Coming into this season, the biggest questions for the Michigan women’s basketball team were how to replace the program’s all-time leading scorer, guard Katelynn Flaherty, and how to maintain the team’s recent success. The Wolverines’ answer is twofold: the improvement of returning players and the evolution of freshmen. 

Prior to this season, Michigan welcomed its highest-ranked recruiting class since the program’s creation. Highlighted by guard Amy Dilk and forward Naz Hillmon, coach Kim Barnes Arico’s freshman class consists of four former ESPNW 100 recruits, including forward Emily Kiser and guard Ariel Young, with guard Danielle Rauch rounding out the group.

“They’re definitely a special group of freshmen,” said senior center Hallie Thome. “They’re going to make an everlasting impact on this program for sure.” 

For a team that has as many freshmen as it does upperclassmen, the younger players will play a pivotal role for the team going forward, with their collective successes telling of the Wolverines’ overall success.

In order to get there, though, the freshmen will need the guidance of the older players to help them improve their skills and better adjust to college ball.

“I think that if you’re on a team that’s just something that you expect,” said sophomore forward Hailey Brown on the older players’ mentorship role. “… This team is very unique because we can all learn from each other. It’s not necessarily that I’m someone’s mentor, it’s like, ‘What can I teach you, but what can you teach me as well?’ I think it’s a very cool role to have but it also works the other way, too.”

Due in large part to the skill level of every player on the Michigan roster, the freshmen have already noticed a vast improvement in their game. 

For Hillmon specifically, the competition she faces in practice on a daily basis is far more competitive than what she faced in high school games, let alone in high school practices. 

“In my high school, I was the only big, so I didn’t really have anyone pushing me every day,” Hillmon said. “But … (now) I have a lot of people to push me in practice and make me want to be better. The competition day-in and day-out is very different from high school.”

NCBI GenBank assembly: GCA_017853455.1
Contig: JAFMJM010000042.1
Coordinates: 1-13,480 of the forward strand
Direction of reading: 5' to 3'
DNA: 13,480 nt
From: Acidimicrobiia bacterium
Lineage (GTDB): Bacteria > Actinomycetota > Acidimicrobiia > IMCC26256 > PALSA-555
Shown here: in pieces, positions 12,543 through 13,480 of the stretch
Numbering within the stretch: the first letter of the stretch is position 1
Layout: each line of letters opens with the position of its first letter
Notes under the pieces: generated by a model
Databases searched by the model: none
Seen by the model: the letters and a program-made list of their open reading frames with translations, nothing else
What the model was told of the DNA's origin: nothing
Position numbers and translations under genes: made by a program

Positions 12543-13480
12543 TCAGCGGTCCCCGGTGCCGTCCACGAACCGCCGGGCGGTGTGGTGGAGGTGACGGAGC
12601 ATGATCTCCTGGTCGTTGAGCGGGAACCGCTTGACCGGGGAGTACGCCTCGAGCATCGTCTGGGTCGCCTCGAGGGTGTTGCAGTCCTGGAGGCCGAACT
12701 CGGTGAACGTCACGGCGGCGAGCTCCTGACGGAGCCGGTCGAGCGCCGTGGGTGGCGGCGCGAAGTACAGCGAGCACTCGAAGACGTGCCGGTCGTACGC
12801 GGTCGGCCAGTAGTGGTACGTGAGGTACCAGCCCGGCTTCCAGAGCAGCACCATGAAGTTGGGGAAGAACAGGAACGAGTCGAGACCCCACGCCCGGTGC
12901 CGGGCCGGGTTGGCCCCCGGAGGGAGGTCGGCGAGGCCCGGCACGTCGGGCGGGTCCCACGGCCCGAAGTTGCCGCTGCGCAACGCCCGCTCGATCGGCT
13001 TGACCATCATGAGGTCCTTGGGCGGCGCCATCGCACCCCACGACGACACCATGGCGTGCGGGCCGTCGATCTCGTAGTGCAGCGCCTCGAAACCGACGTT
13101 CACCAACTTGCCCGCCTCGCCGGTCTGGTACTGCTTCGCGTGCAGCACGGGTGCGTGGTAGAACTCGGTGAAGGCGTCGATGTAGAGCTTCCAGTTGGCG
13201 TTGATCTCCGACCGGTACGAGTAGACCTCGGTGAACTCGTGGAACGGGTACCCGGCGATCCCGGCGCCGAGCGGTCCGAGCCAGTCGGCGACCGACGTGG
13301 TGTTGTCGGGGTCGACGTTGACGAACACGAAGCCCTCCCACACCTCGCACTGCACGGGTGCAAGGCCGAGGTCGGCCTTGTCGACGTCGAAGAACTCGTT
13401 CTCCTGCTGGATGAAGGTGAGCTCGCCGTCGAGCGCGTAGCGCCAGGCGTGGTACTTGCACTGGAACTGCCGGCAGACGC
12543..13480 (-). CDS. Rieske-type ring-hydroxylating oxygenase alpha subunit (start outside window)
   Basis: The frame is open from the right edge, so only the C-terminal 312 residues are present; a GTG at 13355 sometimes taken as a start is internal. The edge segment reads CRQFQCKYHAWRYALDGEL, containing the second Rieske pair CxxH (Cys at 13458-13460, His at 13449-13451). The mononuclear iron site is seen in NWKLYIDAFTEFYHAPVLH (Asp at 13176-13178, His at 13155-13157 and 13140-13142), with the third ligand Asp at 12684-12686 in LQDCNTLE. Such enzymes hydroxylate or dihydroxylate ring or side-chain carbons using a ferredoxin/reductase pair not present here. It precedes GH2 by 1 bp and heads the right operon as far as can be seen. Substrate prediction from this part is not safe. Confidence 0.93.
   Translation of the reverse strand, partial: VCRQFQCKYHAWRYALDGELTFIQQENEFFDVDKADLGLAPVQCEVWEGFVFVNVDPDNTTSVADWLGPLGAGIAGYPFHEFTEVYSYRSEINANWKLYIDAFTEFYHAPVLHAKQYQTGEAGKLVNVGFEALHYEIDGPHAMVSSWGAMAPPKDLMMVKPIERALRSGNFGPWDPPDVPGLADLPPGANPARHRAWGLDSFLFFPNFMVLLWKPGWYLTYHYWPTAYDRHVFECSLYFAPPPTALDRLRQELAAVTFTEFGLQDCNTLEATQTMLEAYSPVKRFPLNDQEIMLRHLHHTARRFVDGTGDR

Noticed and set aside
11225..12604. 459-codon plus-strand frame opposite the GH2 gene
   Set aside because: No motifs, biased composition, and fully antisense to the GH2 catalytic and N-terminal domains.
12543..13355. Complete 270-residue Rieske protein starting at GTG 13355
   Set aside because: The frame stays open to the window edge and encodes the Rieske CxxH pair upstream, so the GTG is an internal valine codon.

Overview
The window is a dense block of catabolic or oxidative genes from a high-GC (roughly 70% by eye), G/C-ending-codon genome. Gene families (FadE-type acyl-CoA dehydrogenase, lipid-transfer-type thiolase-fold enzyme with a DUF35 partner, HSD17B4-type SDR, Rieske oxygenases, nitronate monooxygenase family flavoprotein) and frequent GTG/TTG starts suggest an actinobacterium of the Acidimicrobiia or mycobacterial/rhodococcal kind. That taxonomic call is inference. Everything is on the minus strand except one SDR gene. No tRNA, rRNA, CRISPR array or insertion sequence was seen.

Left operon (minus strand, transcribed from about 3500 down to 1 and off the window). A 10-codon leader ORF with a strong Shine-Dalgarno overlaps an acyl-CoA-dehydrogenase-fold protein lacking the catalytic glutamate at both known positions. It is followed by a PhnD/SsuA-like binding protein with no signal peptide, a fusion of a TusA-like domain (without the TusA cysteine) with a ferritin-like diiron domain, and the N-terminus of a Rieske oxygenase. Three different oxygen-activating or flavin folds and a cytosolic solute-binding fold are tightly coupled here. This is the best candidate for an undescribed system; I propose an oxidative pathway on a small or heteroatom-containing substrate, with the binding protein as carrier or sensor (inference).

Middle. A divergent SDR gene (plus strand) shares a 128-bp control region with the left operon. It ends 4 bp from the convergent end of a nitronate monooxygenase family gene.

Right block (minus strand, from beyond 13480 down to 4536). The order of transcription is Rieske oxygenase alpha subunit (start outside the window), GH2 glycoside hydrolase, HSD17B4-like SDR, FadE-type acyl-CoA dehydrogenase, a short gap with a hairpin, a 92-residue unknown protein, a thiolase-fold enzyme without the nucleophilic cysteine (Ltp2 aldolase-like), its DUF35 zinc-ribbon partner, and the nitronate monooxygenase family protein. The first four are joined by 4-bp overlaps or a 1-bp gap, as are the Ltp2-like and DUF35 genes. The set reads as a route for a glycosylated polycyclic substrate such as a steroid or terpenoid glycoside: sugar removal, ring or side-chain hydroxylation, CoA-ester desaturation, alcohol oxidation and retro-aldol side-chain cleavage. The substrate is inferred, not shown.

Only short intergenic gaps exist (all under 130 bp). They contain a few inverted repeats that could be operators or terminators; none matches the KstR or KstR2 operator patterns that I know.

In addition to the change in basketball competition for the freshmen, they have also experienced the same transition to college life that every university student experiences at some point in their life.

Going about that transition can be hard for anybody, so it has been especially helpful for Hillmon and the other freshmen to not only have each other, but also have the older players guide them.

“It’s been awesome having someone to go along this journey with,” Hillmon said. “I would probably be terrified if I was the only freshmen, so (it’s nice) being able to talk to them and really vent when something isn’t going our way because it’s so different from high school. Having somebody there to encourage us — they know exactly what’s going on through my mind — so them being there to help me through it, just to talk to somebody or go and get food.

“But the upperclassmen are very helpful in that way, too, because they’ve been through it and they try to grab our hands and take us there with them, so that’s been very helpful as well.”

Barnes Arico has loved watching the bonds form between her older and younger players, and looks forward to watching the freshmen continue to grow as the season unfolds.

“I think we all are so excited about (the freshmen) class,” Barnes Arico said after an 88-40 win over Mount St. Mary’s on Friday night. “They’re a special group, led by Amy Dilk, starting at the point guard position for us. … But the rest of the freshmen really stepped up and were outstanding tonight as well. They’re a great group and they’re just gonna continue to improve as the season goes on.”

While this freshmen group may still be adjusting to the college life, once they are fully settled in and find their footing, they’ve got a chance at making a big impact in the Big Ten.

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